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    Posted December 10, 2013 by
    new york, New York
    This iReport is part of an assignment:
    Impact Your World

    Changing Lives - One STEP at a Time


    via Jessicah White @ Per Scholas

    The good news keeps coming.

    Companies have snatched up almost all our graduates from the first-ever Software Testing Education Program (STEP) class, and now ProtoTest has hired Eren Kim and the current featured student of the month, Miguel Ponce.

    “ProtoTest is thrilled to be hiring graduates of the first-ever Per Scholas Software Testing Education Program. Based on the close alignment between Per Scholas’ mission and ProtoTest’s B Corp ethos, we offered to consider participants who might be open to relocation (Denver). After reviewing resumes, we arranged phone interviews, followed by Skype video interviews.

    And we were blown away by two candidates in particular – Eren and Miguel – who were both bright, articulate, enthusiastic and knowledgeable about the practice of software testing,” shared Pete Dignan, founder and CEO. “We can’t wait to have them join our lab team where they will continue to grow their skills and learn their craft. We’re grateful to the folks at Barclays and the other professionals who invested in training Miguel, Eren and their classmates.”

    Miguel called Per Scholas from the airport when he and Eren flew out from New York to relocate to Denver.  When Executive Director Angie Kamath, who spoke often with Miguel during his training here, was called over to say goodbye she called out before taking the call “Oh, no… I’m going to cry.” As you know from Miguel’s story, his life has just changed dramatically and in such a positive way.

    Miguel, 26, has lived in more than 10 different homes in his life. He survived cancer in his single digits. He learned to read when he was in the fourth grade. And our staff have bets on him to be one of the most successful graduates in Per Scholas history.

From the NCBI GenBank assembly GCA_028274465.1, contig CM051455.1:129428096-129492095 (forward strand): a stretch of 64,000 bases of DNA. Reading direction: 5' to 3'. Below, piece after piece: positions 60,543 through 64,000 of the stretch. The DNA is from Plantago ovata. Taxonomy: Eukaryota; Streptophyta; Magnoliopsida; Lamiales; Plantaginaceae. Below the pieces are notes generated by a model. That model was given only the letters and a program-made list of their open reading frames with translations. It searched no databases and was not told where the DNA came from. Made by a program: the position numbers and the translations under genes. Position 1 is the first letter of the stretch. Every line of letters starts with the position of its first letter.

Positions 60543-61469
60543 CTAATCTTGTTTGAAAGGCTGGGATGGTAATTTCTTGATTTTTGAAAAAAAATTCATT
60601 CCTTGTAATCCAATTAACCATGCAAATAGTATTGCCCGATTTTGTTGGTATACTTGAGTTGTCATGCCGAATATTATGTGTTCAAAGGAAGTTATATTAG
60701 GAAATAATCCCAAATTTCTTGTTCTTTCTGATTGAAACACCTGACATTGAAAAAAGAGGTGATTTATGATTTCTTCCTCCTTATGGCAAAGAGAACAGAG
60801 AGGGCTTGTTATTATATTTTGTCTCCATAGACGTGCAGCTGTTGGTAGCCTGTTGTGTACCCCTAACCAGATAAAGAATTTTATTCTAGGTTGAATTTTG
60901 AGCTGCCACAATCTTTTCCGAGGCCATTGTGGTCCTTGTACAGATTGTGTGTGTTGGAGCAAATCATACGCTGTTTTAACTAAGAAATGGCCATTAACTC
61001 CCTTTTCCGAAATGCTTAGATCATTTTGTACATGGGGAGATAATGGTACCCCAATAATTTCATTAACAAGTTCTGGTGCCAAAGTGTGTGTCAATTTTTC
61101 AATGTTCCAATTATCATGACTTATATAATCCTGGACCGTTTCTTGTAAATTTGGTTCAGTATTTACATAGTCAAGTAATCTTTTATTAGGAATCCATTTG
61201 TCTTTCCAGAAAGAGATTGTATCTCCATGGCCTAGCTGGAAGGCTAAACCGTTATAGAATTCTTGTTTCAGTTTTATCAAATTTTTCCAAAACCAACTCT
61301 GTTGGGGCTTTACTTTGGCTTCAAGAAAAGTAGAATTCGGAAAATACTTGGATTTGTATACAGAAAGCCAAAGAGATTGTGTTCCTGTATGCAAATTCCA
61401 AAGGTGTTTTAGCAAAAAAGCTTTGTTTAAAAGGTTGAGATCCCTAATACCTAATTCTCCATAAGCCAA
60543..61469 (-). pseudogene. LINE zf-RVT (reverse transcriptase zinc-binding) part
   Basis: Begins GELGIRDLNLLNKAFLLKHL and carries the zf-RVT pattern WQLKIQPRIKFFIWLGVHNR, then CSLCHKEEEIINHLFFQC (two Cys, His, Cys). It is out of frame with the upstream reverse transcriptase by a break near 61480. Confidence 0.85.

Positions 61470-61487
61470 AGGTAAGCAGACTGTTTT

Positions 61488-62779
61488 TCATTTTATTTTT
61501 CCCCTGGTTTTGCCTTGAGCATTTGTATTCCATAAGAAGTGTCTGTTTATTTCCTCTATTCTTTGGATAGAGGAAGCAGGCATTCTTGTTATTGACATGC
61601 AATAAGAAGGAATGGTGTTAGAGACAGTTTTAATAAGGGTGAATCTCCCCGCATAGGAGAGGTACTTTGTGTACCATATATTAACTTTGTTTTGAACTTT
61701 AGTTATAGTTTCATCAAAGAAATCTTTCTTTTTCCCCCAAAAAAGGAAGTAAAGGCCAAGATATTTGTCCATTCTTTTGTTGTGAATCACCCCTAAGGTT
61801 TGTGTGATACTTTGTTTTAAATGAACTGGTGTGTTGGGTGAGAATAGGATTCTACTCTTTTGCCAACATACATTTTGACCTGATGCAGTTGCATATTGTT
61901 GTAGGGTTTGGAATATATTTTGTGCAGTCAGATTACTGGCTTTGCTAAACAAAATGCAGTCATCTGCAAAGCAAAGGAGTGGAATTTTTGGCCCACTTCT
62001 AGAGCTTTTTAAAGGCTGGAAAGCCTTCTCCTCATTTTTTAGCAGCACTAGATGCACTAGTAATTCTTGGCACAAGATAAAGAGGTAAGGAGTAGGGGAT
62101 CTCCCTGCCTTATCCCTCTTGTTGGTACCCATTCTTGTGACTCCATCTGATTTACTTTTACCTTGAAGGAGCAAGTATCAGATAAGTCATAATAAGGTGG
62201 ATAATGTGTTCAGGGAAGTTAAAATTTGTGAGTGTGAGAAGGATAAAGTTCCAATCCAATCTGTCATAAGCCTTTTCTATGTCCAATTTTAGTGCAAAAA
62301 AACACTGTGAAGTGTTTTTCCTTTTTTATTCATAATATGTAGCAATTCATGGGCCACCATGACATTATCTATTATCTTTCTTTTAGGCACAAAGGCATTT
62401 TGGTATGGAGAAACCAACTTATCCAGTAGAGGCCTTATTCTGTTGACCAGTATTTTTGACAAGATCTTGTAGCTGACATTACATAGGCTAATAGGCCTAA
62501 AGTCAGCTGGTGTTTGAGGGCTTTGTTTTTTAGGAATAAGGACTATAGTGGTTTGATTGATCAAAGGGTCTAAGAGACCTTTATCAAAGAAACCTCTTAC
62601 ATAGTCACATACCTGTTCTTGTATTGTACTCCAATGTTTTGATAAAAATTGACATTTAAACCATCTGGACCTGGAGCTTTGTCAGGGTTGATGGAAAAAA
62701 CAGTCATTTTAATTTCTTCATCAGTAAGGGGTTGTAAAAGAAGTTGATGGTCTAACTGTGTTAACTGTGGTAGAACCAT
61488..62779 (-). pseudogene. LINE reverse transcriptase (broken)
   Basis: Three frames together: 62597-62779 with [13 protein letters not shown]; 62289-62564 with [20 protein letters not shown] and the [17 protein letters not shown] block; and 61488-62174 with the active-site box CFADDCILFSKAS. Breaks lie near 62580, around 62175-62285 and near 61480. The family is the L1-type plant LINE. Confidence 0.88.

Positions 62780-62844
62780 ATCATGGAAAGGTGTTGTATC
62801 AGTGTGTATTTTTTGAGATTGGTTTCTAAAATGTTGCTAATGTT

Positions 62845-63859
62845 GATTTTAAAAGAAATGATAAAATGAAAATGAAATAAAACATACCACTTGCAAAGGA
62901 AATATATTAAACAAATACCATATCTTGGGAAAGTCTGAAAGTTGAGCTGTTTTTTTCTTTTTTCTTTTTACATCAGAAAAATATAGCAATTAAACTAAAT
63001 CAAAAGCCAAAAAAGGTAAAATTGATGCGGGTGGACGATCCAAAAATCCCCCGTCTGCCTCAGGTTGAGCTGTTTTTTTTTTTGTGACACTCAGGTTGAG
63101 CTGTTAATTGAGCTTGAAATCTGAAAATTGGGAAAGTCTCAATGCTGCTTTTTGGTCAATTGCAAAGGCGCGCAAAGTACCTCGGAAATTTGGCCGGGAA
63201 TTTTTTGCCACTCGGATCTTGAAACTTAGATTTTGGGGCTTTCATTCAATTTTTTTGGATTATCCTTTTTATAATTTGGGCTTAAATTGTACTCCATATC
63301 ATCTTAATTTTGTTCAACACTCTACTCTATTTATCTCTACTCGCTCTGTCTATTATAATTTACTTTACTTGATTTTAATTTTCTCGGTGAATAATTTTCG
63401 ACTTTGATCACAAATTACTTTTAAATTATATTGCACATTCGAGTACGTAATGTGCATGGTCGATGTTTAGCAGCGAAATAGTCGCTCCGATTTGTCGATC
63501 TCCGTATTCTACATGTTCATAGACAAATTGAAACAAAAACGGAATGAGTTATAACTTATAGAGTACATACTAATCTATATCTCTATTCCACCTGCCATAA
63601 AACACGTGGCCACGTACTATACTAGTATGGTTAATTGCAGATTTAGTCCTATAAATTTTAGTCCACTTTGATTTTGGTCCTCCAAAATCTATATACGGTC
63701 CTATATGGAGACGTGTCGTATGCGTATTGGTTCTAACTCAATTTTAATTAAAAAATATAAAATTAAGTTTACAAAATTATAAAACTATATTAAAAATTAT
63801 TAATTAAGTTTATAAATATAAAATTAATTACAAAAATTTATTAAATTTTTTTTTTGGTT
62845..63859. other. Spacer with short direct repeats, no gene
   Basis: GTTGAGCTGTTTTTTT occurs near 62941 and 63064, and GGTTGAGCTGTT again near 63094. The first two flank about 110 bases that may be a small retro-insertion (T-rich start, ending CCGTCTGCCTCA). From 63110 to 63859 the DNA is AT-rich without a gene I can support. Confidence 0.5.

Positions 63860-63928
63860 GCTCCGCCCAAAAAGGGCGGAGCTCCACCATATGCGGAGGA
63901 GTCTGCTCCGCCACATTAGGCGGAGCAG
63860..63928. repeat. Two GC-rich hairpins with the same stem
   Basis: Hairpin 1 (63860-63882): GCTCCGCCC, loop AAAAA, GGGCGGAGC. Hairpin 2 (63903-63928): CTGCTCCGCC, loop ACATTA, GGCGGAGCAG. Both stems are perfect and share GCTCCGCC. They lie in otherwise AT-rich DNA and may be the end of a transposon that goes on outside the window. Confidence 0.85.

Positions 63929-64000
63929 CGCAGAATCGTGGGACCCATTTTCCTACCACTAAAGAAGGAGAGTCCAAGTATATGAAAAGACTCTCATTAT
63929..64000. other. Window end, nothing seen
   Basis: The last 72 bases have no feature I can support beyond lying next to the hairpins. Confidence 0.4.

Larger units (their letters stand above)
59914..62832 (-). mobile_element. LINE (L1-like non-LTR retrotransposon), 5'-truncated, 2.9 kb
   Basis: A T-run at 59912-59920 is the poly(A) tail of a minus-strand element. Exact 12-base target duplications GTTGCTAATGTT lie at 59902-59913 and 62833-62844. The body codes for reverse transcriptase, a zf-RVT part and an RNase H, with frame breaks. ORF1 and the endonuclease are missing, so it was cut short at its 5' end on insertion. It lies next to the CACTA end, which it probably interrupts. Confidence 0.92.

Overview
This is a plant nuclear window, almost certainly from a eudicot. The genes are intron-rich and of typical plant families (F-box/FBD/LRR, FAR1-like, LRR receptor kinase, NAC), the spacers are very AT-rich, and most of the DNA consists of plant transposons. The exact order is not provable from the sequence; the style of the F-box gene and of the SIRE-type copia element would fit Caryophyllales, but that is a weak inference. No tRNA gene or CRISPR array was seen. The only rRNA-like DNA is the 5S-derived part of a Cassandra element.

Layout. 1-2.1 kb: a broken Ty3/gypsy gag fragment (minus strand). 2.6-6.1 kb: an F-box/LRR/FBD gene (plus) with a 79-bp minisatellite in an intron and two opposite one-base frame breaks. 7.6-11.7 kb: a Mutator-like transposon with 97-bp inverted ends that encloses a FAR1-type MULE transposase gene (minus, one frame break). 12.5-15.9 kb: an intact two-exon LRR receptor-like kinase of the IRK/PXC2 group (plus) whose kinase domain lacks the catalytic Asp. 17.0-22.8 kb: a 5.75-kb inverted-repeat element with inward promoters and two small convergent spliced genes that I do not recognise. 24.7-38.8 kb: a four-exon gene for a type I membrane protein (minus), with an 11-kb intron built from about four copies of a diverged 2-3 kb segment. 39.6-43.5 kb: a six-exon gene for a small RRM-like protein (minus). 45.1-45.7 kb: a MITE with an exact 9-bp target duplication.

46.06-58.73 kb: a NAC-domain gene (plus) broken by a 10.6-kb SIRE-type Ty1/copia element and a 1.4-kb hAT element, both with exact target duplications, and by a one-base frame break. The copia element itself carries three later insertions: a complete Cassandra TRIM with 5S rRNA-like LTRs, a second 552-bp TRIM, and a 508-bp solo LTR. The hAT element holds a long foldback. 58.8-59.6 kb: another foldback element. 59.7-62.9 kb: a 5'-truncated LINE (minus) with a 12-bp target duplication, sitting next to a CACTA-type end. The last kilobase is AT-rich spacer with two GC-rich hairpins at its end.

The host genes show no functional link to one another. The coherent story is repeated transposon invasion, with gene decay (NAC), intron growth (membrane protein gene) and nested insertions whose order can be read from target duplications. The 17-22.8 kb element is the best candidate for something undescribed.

Miguel had about a million opportunities to — as people put it to him — “fall through the cracks”. Fleeing a violent relationship with Miguel’s father, Miguel’s mother moved him and his three siblings from California to New York City when he was three years old. At the age six, he was diagnosed with Hodgkin’s lymphoma, a cancer of the lymphatic system, and was in and out of Memorial Sloan Kettering until he was 10.

    By the age of 13, he and his sister were forced into foster care due to educational neglect (they weren’t going to school). He spent two years in his first foster home and then returned back to live with his mom. One month later he was placed back into foster care.

    In the following nine months, he lived in six different homes covering just about every New York City borough — and Long Island. He attended lots of different schools, encountered a lot of different challenges, and at 16, after his sister ran away, Miguel entered an agency operating boarding home (AOBH) where he lived with five other young men being cared for by two AOBH employees.

    At 19, he dropped out of high school and at 20 he aged out of the foster care system and moved in with one of his sisters in the Bronx. He got his GED, took a few classes through University of Phoenix, acquired debt, and went through hourly jobs one after another. His longest job was just under two years at Walgreens.